This is a guest post by Ronnie C. is a screenwriter for The Frugality Game, a free online adventure that helps families improve their finances while having fun. In the game, you’ll follow the Frugal family as they explore the world in search of treasure. Along the way, you’ll find savings tips, discounts, powerful budgeting tools, and prizes up to $50,000.
Unless you’re among the wealthy and affluent, you either have to be frugal or cheap these days. Both adjectives have suffered some negative connotations throughout the years. Frugality, however, is experiencing a renaissance of sorts, while being cheap is still uniformly frowned upon.
So how can we be frugal, without coming off as cheap?
1. economical in use or expenditure; prudently saving or sparing; not wasteful: a frugal manager.
One of the main differences between being frugal and being cheap: putting in the work and effort to get a good deal. Look at it like this: one person puts the effort forth to look for a bargain on a jacket. She goes online, looks for the lowest prices, and eventually finds a printable coupon that will save her 50% off her purchase. She walks in, buys the jacket, turns over the coupon, thanks the cashier and exits the store with her purchase.
Another person does no research prior to her purchase. She just walks into the store, grabs the jacket and yells and argues with the salesperson about how she should be getting a better deal. Meanwhile, a large line is forming behind her, and the friend she came to the store with is turning a bright shade of red. People in the line are starting to bristle with irritation, and the salesperson, out of frustration and the sheer need to keep the line moving, gives her the bargain price. The person takes her jacket, and with her embarrassed friend, exits the store.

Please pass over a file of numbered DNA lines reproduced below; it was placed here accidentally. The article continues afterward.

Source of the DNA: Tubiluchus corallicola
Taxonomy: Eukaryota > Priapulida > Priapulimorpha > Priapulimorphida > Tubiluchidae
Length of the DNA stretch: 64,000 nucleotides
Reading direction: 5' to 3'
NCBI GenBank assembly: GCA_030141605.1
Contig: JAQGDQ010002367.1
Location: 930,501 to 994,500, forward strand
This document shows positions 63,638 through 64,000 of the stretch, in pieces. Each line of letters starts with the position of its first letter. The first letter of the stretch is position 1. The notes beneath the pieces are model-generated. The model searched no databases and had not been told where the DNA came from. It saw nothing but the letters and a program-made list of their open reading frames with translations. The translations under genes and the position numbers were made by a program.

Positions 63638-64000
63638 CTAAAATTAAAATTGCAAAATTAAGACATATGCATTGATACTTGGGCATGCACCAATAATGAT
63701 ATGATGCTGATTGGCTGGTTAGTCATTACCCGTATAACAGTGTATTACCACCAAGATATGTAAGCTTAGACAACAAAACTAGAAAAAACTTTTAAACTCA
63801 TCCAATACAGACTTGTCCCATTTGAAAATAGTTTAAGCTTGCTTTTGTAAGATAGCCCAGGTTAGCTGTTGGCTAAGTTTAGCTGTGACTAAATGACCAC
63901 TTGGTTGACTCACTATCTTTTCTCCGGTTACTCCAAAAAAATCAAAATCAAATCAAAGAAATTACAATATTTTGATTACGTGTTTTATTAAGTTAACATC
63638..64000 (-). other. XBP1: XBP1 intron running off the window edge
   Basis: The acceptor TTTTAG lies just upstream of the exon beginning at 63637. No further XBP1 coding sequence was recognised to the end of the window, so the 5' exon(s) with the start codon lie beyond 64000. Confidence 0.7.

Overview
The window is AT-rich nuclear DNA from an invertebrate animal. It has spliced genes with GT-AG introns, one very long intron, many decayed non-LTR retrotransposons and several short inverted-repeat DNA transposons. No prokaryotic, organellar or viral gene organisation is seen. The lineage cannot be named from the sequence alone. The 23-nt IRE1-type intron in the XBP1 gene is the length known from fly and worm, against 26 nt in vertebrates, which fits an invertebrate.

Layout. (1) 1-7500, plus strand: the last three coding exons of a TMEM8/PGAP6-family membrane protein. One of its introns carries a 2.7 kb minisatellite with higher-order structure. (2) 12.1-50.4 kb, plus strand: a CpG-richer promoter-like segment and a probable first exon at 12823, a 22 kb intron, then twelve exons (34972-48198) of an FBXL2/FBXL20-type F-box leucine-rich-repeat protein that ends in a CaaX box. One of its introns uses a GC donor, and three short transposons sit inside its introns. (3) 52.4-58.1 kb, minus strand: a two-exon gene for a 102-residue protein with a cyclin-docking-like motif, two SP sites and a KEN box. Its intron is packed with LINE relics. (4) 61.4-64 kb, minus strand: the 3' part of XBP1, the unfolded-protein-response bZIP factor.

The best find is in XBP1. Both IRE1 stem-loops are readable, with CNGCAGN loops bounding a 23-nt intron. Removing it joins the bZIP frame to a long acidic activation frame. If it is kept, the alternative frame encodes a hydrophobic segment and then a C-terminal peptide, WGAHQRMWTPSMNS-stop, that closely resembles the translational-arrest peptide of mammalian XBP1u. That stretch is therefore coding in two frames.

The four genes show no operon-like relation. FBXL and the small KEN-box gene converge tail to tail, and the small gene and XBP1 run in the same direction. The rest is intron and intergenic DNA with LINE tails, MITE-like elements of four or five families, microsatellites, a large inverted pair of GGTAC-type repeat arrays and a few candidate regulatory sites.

The second individual got the exact same deal that the first person did, so what’s the difference? The second individual caused a scene to get her deal, frustrated people, and probably lost a shopping partner along the way. It’s all about the cost to save a dollar.
1. stingy; miserly: He’s too cheap to buy his own brother a cup of coffee.
Frugality is the art of basing your financial decisions on the resources available to you. On the other hand, being cheap is the art of stinginess: the full-fledged averseness to spending money in any situation, even when the situation calls for it. Cheapness is usually at the expense of others, as well. Similar to the person referenced above.
A cheap person goes to a fast food restaurant to load up on napkins and condiments, so they won’t have to go to a store to purchase their own. A frugal person purchases their own, but won’t allow leftover napkins or packets from a restaurant to go to waste.
The frugal individual finds ways to reduce transportation expenses, and takes advantage of carpooling whenever possible. The cheap individual insists that others provide rides, to the point where people no longer want to give the person a ride. I think we all know somebody like this as well.
Finally, the frugal individual still possesses a spirit of generosity. Should the situation call for it, the frugal individual wouldn’t hesitate to chip in to cover a tip. The cheap individual would not only decline to tip, but may also not even bring enough cash to the table to cover their own meal, forcing others at the table to cover them. It’s a question of what’s fair and right.
Now, don’t get me wrong, I think we’ve all been guilty of being cheap at one point or another. Sometimes it’s unavoidable. But like I said before, the frugal individual lives within his or her means according to their resources. When the situation calls for it, a frugal individual isn’t deterred from straying slightly from their financial plan in the name of good etiquette. Being frugal doesn’t mean being miserly. But I know you’ve all got a lot to say about this, so let’s hear it!